He and his teammates concede, however, that Georgia poses the fastest, most athletic defense they've faced to date. "There's no doubt -- Georgia is extremely fast," said Brennan. "We really won't know what it's like until we're out on the field."

In particular, the Bulldogs' front four -- ends Roderick Battle and Marcus Howard and tackles Jeff Owens and Geno Atkins -- figures to bring more constant pressure than Brennan normally sees. Georgia's defense has notched 34 sacks, seven more than Hawaii has allowed all season, despite the fact the Warriors attempted 234 more passes than Georgia's opponents.

"He's been under pressure ever since the season started," said Hawaii All-America left guard Hercules Satele. "He's been handling it perfectly."

Among those who will be watching closely how Brennan handles that pressure will be scouts and general managers across the NFL.

A year ago, LSU quarterback JaMarcus Russell turned the Sugar Bowl into his own personal launching pad toward the No. 1 pick in last spring's draft thanks to a huge performance against Notre Dame.

Current projections have Brennan going significantly lower, from the mid-second round to the end of the third round (ESPN draft guru Mel Kiper Jr. lists him fourth among senior quarterbacks, behind BC's Matt Ryan, Louisville's Brian Brohm and Delaware's Joe Flacco), but the stock of a quarterback fluctuates considerably based on performances in bowl games, all-star games and subsequent workouts.

Brennan, outspoken on most things, has remained largely quiet about NFL talk, letting his coach -- former Falcons and Chargers head man June Jones -- make the pitches for him.

"He is the best passer in college history. There is no question about it," said Jones. "Colt Brennan plays in an NFL passing game. You can dial it up and see that it is not a system."

The biggest argument in both Brennan's and Jones' defense is that while previous Hawaii quarterbacks (most notably NCAA career passing yards record-holder Timmy Chang) have thrown for similar yardage, none have come close to approaching Brennan's high completion percentages and pass efficiency ratings.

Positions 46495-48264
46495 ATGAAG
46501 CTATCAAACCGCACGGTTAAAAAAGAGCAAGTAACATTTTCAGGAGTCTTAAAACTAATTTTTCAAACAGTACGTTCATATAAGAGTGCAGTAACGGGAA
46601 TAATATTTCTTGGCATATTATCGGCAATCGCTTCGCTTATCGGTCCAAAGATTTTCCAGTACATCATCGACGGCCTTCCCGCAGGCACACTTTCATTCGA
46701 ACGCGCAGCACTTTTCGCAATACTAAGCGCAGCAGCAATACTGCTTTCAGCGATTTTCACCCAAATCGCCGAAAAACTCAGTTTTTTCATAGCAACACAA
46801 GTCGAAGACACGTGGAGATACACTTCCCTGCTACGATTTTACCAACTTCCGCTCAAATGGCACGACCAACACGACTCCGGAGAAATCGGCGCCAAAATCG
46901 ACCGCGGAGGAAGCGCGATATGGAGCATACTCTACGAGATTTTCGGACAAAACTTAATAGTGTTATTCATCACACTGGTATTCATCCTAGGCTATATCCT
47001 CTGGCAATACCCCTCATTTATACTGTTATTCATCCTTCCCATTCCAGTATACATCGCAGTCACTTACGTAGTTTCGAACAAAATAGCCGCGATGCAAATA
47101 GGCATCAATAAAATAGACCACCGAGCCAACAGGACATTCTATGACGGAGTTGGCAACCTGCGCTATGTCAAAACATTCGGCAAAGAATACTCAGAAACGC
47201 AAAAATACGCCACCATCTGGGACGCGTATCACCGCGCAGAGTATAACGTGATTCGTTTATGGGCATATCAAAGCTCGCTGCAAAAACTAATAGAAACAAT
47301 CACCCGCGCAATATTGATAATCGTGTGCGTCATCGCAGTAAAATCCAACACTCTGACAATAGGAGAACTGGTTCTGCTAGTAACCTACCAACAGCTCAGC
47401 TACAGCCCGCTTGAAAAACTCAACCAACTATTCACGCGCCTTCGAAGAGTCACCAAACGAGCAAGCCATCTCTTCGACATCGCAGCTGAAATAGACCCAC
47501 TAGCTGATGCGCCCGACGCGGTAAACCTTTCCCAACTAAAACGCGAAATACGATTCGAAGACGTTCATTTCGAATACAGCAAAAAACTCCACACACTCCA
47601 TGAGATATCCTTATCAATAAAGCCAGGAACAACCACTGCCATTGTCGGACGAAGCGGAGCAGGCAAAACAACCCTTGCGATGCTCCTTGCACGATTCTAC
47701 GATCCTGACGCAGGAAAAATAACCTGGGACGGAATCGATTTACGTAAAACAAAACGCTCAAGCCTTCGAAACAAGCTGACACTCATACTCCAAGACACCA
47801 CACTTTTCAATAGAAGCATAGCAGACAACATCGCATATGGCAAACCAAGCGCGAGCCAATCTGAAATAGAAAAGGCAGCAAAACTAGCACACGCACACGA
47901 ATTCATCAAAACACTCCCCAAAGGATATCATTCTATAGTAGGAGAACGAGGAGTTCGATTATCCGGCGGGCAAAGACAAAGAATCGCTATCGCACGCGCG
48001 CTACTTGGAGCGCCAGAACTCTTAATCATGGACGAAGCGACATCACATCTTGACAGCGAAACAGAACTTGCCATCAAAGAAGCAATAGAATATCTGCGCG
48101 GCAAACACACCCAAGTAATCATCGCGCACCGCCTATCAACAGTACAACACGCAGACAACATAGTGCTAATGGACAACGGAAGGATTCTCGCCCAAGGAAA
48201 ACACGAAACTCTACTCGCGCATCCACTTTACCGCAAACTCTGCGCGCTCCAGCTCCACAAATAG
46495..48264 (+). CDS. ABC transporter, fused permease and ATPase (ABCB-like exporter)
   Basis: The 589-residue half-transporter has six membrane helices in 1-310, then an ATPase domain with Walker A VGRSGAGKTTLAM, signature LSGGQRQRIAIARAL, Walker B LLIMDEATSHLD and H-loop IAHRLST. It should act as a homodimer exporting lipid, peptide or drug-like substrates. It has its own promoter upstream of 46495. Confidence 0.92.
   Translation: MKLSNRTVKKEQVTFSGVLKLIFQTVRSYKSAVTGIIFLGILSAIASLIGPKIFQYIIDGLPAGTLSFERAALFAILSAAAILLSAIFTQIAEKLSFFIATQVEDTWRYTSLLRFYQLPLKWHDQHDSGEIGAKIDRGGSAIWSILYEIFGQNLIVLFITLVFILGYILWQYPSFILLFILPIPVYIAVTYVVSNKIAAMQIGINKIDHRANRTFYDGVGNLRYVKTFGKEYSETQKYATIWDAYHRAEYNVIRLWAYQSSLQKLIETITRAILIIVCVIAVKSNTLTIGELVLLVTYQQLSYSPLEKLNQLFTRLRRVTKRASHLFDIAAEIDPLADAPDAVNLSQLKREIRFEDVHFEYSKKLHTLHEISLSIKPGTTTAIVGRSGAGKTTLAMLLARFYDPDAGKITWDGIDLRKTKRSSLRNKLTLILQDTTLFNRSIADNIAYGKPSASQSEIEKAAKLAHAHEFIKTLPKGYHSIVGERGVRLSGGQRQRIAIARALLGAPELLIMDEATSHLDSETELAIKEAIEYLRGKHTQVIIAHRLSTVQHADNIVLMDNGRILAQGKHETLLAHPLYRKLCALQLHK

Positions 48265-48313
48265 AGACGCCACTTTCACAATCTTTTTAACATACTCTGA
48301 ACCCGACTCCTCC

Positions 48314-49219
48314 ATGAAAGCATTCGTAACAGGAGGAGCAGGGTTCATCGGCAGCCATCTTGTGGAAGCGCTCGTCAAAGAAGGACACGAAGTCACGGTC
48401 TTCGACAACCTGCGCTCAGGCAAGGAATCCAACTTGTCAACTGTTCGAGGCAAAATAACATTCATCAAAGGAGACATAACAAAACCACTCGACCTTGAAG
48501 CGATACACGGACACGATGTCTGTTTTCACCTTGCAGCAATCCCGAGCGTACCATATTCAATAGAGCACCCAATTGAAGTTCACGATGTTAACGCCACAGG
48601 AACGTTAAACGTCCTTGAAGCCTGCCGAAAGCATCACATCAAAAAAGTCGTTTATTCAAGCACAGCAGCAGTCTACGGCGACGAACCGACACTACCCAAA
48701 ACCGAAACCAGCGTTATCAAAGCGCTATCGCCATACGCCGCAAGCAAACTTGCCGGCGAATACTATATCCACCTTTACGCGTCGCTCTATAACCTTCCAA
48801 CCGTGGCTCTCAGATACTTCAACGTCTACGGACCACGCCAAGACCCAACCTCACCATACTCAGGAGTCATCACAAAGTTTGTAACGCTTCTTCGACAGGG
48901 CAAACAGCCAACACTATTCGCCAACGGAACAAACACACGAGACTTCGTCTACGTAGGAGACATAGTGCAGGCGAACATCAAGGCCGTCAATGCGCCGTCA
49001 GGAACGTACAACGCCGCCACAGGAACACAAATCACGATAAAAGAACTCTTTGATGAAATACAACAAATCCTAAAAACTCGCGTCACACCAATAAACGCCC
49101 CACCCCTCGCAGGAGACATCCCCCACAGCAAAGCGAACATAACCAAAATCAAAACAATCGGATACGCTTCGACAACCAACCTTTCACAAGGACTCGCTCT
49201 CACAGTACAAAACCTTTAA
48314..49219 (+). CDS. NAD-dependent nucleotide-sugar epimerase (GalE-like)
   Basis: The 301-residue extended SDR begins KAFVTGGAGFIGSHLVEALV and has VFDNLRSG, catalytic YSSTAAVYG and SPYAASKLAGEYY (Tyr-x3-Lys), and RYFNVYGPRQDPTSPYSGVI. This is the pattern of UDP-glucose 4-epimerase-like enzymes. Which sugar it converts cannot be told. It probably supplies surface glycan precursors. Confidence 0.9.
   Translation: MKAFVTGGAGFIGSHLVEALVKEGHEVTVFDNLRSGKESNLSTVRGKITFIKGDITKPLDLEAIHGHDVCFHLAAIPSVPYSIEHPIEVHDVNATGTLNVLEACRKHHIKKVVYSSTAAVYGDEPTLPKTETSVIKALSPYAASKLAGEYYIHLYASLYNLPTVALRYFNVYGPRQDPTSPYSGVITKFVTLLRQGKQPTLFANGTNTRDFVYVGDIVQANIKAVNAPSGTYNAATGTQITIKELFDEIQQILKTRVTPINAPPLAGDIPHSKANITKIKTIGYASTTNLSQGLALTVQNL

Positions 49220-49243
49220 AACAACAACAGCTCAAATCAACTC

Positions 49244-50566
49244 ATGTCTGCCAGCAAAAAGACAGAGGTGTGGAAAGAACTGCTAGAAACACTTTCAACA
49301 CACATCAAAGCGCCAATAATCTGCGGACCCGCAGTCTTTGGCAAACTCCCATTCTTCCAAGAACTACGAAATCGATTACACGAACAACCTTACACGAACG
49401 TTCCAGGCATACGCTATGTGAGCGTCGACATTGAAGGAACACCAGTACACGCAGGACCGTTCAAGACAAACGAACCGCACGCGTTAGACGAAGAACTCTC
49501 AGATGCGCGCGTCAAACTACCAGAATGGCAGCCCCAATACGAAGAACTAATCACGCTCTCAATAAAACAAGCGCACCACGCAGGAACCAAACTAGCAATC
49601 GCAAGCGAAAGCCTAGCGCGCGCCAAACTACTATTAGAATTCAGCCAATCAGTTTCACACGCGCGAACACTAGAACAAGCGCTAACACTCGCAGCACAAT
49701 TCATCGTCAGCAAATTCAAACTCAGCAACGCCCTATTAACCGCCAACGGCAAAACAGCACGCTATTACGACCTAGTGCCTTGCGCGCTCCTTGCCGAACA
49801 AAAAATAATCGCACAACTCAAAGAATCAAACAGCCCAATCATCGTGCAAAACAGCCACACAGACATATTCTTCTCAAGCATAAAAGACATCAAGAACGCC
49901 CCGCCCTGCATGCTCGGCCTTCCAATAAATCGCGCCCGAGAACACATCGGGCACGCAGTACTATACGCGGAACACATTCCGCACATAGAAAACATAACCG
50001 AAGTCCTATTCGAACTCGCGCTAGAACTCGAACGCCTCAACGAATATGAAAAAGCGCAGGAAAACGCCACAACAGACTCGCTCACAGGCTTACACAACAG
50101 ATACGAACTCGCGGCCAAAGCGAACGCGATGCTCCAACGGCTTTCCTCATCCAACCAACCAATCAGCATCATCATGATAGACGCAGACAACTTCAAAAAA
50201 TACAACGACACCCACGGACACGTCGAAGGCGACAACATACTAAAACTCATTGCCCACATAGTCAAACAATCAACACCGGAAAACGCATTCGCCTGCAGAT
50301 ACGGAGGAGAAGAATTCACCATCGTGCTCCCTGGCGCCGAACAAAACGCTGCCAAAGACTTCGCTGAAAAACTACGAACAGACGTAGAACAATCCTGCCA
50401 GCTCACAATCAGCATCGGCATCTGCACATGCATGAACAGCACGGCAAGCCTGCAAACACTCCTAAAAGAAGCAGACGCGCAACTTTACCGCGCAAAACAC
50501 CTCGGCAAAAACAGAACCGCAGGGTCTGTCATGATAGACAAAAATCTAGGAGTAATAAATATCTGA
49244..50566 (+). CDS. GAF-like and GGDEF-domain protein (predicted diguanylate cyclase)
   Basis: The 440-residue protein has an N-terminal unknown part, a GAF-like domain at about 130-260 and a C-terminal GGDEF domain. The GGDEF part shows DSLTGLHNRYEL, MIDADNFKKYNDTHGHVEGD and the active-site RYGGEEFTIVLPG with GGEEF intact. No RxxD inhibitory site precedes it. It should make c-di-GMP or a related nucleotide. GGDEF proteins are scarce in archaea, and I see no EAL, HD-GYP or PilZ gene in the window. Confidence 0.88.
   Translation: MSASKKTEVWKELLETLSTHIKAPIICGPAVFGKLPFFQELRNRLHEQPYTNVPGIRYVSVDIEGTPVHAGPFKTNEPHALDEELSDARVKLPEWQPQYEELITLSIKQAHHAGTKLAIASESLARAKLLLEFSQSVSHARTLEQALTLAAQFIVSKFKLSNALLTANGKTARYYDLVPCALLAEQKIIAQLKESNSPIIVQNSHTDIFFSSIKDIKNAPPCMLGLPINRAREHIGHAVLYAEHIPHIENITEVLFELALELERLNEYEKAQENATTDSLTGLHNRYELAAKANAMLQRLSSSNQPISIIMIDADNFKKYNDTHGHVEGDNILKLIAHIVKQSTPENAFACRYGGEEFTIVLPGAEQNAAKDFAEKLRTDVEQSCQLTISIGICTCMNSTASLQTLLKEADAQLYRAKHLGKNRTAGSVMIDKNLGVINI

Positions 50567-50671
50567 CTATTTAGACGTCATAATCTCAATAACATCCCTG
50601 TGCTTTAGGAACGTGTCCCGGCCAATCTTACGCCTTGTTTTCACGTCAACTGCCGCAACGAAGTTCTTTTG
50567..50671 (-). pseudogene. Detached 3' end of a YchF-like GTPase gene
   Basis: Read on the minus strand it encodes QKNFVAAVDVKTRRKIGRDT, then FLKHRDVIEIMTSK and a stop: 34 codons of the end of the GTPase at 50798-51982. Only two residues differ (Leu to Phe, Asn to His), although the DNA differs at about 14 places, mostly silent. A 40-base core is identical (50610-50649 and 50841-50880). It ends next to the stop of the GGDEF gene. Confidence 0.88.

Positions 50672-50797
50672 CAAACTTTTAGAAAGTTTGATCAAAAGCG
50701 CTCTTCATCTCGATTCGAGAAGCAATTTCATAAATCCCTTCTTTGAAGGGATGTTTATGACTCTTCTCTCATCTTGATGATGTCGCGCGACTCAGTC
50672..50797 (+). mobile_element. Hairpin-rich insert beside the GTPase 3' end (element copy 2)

His 186.0 passer rating in 2006 set an NCAA record. He also ranked No. 1 nationally in completion percentage (72.6) last year and No. 2 this season (71.4).

"The most amazing thing about Colt is his accuracy," said Hawaii quarterbacks coach Dan Morrison. "To throw as much as we do and still have a high completion percentage is extreme."

Critics would undoubtedly counter that a big part of those high percentages is the preponderance of screen passes and dump-offs in Hawaii's run-and-shoot offense. Those critics are likely to be either validated or silenced come Monday night at the Superdome.

"Everyone has come up with an excuse as to why we are not a great football team," said Brennan. "There shouldn't be any more excuses after this game. This is the national stage, this is the Sugar Bowl, as we are playing one of the best teams in the country.

"I'm excited to go out and show people what they missed out on this year."

http://sportsillustrated.cnn.com/2007/writ.../brennan.sugar/

Well that's pretty **** harsh to say an entire career will come down to one game, bug I guess there is some truth to it.